"Mr. Justice Minister, let's decriminalize the possession of small amounts of marijuana for personal use."
That's the final line -- and the bottom line -- of this week's editorial in the Canadian Medical Association Journal. Written in response to Health Canada's announcement last month of new medical marijuana regulations, the editorial called Health Canada's move "a step in the right direction," but said "a bolder stride is needed."
"Our view is that the government should probably take a little bit more bold step and decriminalize it," the journal's editor, Dr. John Hoey, told the Toronto Star. "It turns out that it is really quite an innocuous drug, probably with the exception of tars and things, which then make it similar to tobacco," the editorialist explained.
In the editorial, Hoey elaborated: "The possession of small quantities for personal use should be decriminalized. The minimal negative health effects of moderate use would be attested to by the estimated 1.5 million Canadians who smoke marijuana for recreational purposes. The real harm is the legal and social fallout. About half of all drug arrests in Canada are for simple possession of small amounts of marijuana: about 31,299 convictions in 1995 alone. Many lead to jail terms or fines, and all result in that indelible social tattoo: a criminal record. This means that for anyone who's ever been caught with a stash in his or her pocket, the question 'Have you ever had a criminal conviction?' during a job application or medical school interview can force higher aspirations to go up in a puff of smoke.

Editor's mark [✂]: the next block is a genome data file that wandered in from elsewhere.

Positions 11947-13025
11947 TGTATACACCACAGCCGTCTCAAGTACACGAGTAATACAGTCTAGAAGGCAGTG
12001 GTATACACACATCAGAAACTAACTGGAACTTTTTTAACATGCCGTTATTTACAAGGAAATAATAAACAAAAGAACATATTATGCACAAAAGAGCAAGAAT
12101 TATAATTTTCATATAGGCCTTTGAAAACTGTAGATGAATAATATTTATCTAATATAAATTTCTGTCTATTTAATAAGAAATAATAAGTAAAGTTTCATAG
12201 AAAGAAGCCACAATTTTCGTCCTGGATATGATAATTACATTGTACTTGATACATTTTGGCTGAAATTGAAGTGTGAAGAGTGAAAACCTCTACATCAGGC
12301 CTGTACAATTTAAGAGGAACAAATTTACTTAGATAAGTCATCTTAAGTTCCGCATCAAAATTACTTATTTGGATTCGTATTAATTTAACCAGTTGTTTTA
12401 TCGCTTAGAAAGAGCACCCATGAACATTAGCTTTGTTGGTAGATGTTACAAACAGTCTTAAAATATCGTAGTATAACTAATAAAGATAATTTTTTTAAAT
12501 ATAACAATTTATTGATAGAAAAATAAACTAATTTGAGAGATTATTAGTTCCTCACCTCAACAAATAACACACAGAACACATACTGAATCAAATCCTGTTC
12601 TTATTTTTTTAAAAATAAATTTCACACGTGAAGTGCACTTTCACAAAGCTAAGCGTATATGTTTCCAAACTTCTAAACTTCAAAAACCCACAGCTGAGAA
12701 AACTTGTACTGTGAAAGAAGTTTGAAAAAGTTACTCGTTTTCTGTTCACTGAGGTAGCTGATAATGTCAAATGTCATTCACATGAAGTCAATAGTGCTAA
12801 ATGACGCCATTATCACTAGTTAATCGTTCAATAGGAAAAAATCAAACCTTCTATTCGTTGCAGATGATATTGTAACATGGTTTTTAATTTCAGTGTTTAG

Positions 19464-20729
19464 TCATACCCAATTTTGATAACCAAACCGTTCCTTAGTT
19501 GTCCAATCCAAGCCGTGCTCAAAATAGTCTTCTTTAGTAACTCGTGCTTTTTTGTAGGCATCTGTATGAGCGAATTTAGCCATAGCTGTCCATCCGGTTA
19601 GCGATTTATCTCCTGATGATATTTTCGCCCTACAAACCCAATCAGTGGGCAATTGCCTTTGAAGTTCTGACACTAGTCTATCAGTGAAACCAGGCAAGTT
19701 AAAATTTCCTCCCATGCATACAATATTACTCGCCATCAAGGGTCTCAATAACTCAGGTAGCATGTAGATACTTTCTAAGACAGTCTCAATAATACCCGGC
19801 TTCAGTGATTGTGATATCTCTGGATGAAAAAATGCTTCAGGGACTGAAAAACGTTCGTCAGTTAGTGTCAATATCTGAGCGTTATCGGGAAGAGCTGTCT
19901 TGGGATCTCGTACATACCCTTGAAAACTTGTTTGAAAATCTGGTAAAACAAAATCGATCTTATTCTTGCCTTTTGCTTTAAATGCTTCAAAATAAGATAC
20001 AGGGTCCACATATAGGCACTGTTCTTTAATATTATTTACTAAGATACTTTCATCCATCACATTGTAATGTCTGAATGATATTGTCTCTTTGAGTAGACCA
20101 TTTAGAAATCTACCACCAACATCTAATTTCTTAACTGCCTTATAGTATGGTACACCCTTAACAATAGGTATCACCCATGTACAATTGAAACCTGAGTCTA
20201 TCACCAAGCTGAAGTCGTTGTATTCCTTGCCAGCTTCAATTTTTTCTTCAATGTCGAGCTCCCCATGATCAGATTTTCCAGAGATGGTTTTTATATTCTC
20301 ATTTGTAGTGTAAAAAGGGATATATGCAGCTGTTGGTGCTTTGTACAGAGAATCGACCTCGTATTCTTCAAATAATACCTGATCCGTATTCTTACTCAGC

"The decriminalization of marijuana possession for personal use does not mean making marijuana 'legal' or letting it be sold in every schoolyard. It does mean that possession of small amounts for personal use would become a civil offense, like a traffic violation, not a criminal one. The provisions of Canada's Contraventions Act make this a relatively simple legislative task."
Hoey told the Star he expected no negative fallout from Canadian doctors, which is not surprising given that the Canadian Medical Association, the journal's publisher, has already endorsed the decriminalization of marijuana.
"My hunch is that doctors would generally agree, and certainly public health doctors, who would worry about this, that the harms of criminalizing marijuana use far outweigh the harms of smoking a bit of marijuana," Hoey said.
Hoey also used the editorial pulpit to urge his fellow physicians to move quickly on medical marijuana. "About 400,000 Canadians use cannabis for medical reasons," he wrote. "Professional organizations such as the CMA must move quickly to issue guidelines for physicians who, increasingly, will be asked for advice by their patients."
(Visit http://www.cma.ca/cmaj/vol-164/issue-10/1397.asp to read the editorial online.)